The paper notes that compared to the United States, the EU's capital markets are "underdeveloped and fragmented".

What is the Union in the capital market?

While Jean-Claude Juncker's Commission promises it will "build a Capital Markets Union", it emerged Wednesday that it is unclear when its construction will be finished. There is no deadline or objective criteria to be met to mark a new stage in European integration, unlike with the introduction of the eurozone.

"If you're a business somewhere in, like, Latvia or Lithuania, and you wake up one day and suddenly you can get some finance that you wouldn't have been able to get the year before, then that would be for you I guess, Capital Markets Union. But there won't be a single thing that kind of encapsulates that", a Commission source told this website.

A Commission spokesperson gave further clarification: "A more useful way to think about it, is a single market for capital. 'Union' spurs all sorts of thoughts about the fact that you might have sort of structures and frameworks, et cetera, in place – it's a single market for capital which is not yet in place because we see huge discrepancies between 28 member states, there are lots of barriers to cross-border investments."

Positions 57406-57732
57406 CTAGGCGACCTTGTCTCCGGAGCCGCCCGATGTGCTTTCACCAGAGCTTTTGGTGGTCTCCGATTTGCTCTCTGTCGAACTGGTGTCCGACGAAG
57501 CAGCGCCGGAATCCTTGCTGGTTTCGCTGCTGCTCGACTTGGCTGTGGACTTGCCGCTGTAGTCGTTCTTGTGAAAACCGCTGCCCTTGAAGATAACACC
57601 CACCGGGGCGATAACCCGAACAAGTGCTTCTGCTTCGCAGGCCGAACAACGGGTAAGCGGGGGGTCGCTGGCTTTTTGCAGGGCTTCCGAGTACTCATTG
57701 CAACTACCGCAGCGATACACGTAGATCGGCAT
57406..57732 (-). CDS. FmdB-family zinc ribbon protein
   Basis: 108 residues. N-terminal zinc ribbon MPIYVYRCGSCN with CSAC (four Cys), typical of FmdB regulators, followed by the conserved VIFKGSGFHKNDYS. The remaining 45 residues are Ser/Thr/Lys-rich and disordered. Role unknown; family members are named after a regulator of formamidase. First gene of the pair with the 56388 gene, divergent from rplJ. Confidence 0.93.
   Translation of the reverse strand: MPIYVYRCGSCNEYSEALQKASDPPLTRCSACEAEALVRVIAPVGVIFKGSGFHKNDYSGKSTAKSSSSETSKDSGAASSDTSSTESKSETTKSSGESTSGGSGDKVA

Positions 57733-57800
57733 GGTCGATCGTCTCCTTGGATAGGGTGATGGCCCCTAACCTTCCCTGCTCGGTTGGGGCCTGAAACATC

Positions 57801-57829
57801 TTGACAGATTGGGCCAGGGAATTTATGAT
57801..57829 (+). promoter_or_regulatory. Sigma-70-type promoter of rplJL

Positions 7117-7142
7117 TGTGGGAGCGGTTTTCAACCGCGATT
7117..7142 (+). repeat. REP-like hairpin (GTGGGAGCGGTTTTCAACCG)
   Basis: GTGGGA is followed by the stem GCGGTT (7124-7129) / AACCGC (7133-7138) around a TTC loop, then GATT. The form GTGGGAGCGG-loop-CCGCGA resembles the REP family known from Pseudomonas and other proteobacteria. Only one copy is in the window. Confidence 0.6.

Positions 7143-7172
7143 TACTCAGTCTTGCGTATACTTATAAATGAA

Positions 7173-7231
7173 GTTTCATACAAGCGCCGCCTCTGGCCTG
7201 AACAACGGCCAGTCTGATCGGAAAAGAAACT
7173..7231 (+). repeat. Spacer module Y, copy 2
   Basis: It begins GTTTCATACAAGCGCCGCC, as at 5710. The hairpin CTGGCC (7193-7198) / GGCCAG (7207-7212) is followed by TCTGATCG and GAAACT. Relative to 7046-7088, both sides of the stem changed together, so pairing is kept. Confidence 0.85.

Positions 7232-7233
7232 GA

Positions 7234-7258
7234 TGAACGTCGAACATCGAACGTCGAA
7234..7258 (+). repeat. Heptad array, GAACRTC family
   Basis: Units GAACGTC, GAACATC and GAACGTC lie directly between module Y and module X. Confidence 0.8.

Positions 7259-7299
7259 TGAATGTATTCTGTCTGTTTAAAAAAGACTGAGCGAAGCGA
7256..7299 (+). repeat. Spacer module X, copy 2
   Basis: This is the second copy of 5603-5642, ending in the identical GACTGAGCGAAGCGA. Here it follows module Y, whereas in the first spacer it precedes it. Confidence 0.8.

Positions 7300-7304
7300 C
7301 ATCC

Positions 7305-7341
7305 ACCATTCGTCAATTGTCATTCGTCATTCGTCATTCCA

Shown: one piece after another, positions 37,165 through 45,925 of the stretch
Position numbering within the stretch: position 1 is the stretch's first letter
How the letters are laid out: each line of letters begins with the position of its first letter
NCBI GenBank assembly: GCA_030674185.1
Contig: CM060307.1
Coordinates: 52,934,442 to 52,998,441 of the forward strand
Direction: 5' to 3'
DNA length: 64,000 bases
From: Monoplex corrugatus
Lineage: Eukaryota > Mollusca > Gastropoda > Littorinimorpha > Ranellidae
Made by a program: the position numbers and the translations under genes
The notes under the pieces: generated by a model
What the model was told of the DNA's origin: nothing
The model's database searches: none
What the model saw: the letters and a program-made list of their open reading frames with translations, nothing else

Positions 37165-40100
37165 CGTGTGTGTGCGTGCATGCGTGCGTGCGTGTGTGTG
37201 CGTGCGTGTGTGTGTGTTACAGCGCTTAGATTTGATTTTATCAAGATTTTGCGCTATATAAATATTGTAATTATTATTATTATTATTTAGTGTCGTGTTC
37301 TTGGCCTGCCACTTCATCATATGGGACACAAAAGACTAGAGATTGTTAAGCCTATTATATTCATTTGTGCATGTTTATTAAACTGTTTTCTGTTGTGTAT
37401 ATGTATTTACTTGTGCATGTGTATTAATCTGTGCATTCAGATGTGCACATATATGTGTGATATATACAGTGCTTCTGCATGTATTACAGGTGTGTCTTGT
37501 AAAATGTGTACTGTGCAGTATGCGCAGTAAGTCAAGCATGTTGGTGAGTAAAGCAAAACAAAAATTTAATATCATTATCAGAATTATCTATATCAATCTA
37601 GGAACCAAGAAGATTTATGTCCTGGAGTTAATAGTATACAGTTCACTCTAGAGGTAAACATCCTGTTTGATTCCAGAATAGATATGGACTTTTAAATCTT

When asked why the Commission uses the word 'union', which for many will have federalist connotations, Hill noted that the process is more important than the end-goal.

"For me, the most important thing is to concentrate on what the elements are of the package and to make steps that allow you to make progress towards it, rather than what's in the name", he said.

"We are better to be honest and realistic on what we're trying to achieve, rather than to set ourselves huge figures, huge goals, that actually when time passes by, we're nowhere near hitting."

Business: "excellent" proposals

Industry lobby groups welcomed the publication of the strategy paper, which BusinessEurope head Markus Beyrer said contained "excellent" proposals.

"The action plan is realistic in recognising EU companies' heavy reliance on bank lending, but at the same time rightly seeks to make equity financing a more viable option, even for small businesses with limited domestic market investment opportunities", noted the association of European chambers of commerce and industry.

"The Commission's plans will tackle major barriers to cross-border investment arising from tax, insolvency law and fragmented market structures", said the Association for Financial Markets in Europe in a statement.

NGO Finance Watch was more sceptical, especially about the securitisation proposal, which it said "goes in the right direction but does not truly learn the lessons from the crisis". The non-profit group fears "the main beneficiaries are likely to be the 'too-big-to-fail' banks that manufacture securitisations".

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Interview

MEPs wary of small print in EU securitisation bill

Paul Tang, the Dutch economist and MEP shepherding through the EU's securitisation bill, casts doubt on claims the risky sector can bring EU states an extra €100 billion.